Because circumcision is unnecessary surgery (there being no pathology to treat in a normal male baby), the old calculus of surgical risk vs benefit is not nearly enough. “Risk assessment for an unnecessary surgery must be held to a higher standard than that for a life-saving surgery. We accept that a heart transplant carries with it a substantial risk of death, but without it there is a certainty of death. On the other hand, the risk from circumcision, which has no therapeutic value, needs to be zero for the infant’s sake, all the moreso because he is never consulted about whether he wishes to take his chances.”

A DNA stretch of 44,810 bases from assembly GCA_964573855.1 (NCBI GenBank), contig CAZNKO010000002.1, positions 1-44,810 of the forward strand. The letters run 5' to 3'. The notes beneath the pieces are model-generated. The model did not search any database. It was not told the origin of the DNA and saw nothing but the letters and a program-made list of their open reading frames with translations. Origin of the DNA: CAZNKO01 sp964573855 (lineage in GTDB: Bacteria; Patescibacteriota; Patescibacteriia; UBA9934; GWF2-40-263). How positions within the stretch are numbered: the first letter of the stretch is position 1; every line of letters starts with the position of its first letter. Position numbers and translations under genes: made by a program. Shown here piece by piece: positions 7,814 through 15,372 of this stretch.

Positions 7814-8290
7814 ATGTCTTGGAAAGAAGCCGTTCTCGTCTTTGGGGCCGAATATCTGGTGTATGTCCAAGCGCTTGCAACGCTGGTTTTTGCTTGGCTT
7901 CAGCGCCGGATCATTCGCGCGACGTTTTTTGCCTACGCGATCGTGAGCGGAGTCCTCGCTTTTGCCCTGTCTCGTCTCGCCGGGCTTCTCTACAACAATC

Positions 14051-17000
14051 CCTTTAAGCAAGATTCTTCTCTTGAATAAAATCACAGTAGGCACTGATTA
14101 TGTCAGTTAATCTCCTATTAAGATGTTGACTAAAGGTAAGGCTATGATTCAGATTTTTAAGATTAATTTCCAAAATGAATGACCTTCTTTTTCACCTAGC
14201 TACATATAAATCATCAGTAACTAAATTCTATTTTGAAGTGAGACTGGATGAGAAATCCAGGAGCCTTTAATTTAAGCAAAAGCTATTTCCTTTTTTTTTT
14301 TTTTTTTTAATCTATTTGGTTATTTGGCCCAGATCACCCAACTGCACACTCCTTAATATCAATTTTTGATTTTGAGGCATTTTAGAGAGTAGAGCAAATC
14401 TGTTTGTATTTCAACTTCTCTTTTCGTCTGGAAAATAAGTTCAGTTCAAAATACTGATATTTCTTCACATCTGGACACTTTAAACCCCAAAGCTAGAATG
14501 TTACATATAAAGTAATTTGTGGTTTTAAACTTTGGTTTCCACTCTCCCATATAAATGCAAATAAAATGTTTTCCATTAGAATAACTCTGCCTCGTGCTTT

Bollinger argues that the scale of the problem remains unrecognised because of the inadequacies of the death-certificate system and unwillingness on the part of the doctors who performed the surgery or the hospitals where it took place to admit responsibility, or even to acknowledge that circumcision is a surgical operation which, like all surgery, carries real risks. Too often they have tried to blame incorrect care on the part of parents, or even the peculiarities of the boy himself. As well as analysing the figures, the study runs through some of the few prominent instances where circumcision was recognised as the true cause of death, including the Ryleigh McWillis case in Canada, and several United States deaths that somehow made it into the news.
Some of these make chilling reading, as these excerpts from the article show: